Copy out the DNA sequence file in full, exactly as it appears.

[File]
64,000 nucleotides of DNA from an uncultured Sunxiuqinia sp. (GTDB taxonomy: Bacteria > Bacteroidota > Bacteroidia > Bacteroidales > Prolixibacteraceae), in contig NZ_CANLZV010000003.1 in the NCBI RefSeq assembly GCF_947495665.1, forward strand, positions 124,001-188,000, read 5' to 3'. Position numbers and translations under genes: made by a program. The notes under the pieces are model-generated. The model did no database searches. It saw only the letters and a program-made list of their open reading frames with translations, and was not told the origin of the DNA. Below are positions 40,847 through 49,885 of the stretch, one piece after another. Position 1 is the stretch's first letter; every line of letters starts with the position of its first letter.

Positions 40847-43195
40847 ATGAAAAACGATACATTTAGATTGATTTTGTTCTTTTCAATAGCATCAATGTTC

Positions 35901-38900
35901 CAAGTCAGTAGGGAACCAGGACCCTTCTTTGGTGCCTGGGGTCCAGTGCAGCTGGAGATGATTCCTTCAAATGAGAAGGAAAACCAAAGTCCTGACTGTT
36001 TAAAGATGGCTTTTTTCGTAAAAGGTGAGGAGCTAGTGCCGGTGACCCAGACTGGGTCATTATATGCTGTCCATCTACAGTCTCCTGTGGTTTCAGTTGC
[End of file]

64,000 nucleotides of DNA from an uncultured Sunxiuqinia sp. (GTDB taxonomy: Bacteria > Bacteroidota > Bacteroidia > Bacteroidales > Prolixibacteraceae), in contig NZ_CANLZV010000003.1 in the NCBI RefSeq assembly GCF_947495665.1, forward strand, positions 124,001-188,000, read 5' to 3'. Position numbers and translations under genes: made by a program. The notes under the pieces are model-generated. The model did no database searches. It saw only the letters and a program-made list of their open reading frames with translations, and was not told the origin of the DNA. Below are positions 40,847 through 49,885 of the stretch, one piece after another. Position 1 is the stretch's first letter; every line of letters starts with the position of its first letter.

Positions 40847-43195
40847 ATGAAAAACGATACATTTAGATTGATTTTGTTCTTTTCAATAGCATCAATGTTC

Positions 35901-38900
35901 CAAGTCAGTAGGGAACCAGGACCCTTCTTTGGTGCCTGGGGTCCAGTGCAGCTGGAGATGATTCCTTCAAATGAGAAGGAAAACCAAAGTCCTGACTGTT
36001 TAAAGATGGCTTTTTTCGTAAAAGGTGAGGAGCTAGTGCCGGTGACCCAGACTGGGTCATTATATGCTGTCCATCTACAGTCTCCTGTGGTTTCAGTTGC